Plant colour


Natural sources

The colour of the plants is due to naturally coloured substances. The result of the existence of these pigments is varied, as is the colour palette that appears in flowers or fruit. There are other factors that influence the colour of flowers and make the same plant species lighter or darker, one shade or another, or mix with other shades.

An infinity of colours

The enormous number of colours found in flowers is created by only three natural groups: flavones, yellow dyes present in the cellular juice, carcolourants with yellow to red hues present in the protoplasm, anthocyanins with red to dark purple almost black hues also found in the cellular juice. The flowers are never black, as is said of black roses or black tulips.

Factors in nature

Plant colour is influenced by light, temperature, humidity and other factors. Many plants grown in full light contain more anthocyanin pigments in their cell juice. The more intensely lit parts of the petals are more heavily pigmented than the shaded parts. In other cases it is easy to see that light or lack of light does not influence pigmentation: beetroot, radish. However a flower that is in bloom at the base when you bring it into the house opens and the other flowers at the top of the bud, the last to appear, will not have petals the colour of their sisters.

Natural pigments

The colouring of fruit and leaves is due to pigments in their skin. The green is given by the chlorophyll pigment.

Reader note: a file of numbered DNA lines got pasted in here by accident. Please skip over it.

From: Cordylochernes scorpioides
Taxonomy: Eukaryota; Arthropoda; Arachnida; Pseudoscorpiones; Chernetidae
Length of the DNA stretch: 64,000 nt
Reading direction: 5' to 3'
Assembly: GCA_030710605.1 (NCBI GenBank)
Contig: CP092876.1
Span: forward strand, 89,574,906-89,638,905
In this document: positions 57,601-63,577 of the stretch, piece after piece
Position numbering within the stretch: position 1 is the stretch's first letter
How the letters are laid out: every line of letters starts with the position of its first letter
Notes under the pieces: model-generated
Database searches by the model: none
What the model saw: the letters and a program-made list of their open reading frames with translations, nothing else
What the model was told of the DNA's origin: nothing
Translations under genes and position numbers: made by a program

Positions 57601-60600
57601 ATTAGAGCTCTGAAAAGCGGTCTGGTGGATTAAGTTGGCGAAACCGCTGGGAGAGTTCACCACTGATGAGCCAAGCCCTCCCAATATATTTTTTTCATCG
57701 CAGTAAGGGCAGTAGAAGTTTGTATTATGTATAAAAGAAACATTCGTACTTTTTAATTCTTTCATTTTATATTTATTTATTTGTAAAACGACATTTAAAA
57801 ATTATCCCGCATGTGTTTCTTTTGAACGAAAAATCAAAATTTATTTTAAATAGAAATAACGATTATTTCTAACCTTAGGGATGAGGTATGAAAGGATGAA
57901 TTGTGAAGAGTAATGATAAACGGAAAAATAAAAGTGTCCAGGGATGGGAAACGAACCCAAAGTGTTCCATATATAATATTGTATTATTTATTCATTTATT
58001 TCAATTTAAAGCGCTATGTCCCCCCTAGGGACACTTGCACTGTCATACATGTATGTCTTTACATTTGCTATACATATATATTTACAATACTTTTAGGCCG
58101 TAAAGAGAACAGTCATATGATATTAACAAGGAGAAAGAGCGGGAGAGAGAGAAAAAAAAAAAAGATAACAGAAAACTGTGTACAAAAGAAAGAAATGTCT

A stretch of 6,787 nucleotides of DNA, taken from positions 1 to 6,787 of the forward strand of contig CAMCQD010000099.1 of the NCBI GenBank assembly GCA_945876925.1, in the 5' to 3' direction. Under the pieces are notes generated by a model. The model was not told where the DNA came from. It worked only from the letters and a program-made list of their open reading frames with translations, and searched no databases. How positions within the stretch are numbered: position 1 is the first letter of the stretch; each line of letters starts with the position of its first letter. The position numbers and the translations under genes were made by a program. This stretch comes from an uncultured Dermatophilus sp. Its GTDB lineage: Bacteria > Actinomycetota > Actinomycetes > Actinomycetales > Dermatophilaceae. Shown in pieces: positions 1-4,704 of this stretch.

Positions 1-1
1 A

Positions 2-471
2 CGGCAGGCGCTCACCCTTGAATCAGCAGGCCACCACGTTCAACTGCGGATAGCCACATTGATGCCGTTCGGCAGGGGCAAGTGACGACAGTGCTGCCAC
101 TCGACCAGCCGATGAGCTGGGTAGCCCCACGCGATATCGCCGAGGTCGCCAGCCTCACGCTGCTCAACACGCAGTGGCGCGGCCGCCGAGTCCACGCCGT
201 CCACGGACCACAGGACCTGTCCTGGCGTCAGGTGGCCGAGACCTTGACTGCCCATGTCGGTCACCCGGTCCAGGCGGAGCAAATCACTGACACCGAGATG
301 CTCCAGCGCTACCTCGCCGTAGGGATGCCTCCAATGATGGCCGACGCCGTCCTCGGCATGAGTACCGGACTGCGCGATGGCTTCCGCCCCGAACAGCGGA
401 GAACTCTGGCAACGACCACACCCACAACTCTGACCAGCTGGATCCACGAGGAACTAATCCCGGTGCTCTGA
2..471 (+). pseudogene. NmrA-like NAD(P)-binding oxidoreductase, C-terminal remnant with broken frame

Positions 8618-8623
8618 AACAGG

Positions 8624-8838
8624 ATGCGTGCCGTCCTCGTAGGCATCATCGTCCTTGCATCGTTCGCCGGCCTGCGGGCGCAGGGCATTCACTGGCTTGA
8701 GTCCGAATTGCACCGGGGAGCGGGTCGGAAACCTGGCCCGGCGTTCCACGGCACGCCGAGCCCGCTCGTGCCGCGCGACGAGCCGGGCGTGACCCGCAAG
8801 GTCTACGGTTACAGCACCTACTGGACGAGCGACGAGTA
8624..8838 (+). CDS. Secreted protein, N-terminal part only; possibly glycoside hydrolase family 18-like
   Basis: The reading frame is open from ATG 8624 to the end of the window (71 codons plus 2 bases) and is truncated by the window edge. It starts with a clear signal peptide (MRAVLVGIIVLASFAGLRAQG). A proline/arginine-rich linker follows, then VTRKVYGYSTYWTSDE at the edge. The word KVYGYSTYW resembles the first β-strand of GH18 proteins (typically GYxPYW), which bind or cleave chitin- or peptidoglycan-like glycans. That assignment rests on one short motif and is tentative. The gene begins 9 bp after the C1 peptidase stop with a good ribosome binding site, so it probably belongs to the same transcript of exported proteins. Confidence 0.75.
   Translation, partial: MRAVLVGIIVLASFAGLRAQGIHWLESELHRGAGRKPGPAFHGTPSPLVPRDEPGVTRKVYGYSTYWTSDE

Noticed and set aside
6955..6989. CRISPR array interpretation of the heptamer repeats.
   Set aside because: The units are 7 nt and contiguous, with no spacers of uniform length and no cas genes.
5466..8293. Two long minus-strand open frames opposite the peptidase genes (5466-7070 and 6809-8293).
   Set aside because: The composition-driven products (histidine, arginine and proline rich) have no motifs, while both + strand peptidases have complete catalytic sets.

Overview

The diversity of colours in herbal plants is attributed to four groups of pigments: porphyrins, caratenoids, flavones, anthocyanins, xanthocyanins (yellow-orange, yellow-reddish) they appear more nuanced in aa more alkaline environment, and in the presence of iron solutions varies towards green-oliv, green-browned.

The colour of anthocyanin pigments varies with pH-The cell juice is red in acidic pH, blue in alkaline and purple in neutral pH. Sulphur dioxide can discolour them.

Temperature variation can influence the colour, for example: lilacs forced in winter, in greenhouses, at over 30C have white flowers even if they are a lilac variety, but at temperatures of 26-27C regains its variety-specific colour.

Colours and geographical region

In alpine and circumpolar areas, with low temperatures, the colouring of flowers is darker in red, purple, blue, because these pigments have the function of trapping hot radiation, either to protect against harmful ultraviolet radiation to the enzyme chemist.

In the northern countries, plants with red, blue and purple flowers (61%), those with white flowers (22%) and yellow/green flowers (17%) predominate, while in the temperate zones, more yellow/green flowers followed by white flowers predominate. In the steppes they have whitish colours and less often blue and the latter lighter.

In the equatorial zones, although with higher temperatures, the plants still have a varied colour because light is diffused and because of the tiered vegetation and vines. Spring flowering plants, although they flower early in the spring, still have a light, white, greenish or purple colour at low temperatures, because the light colour has a thermoregulating effect.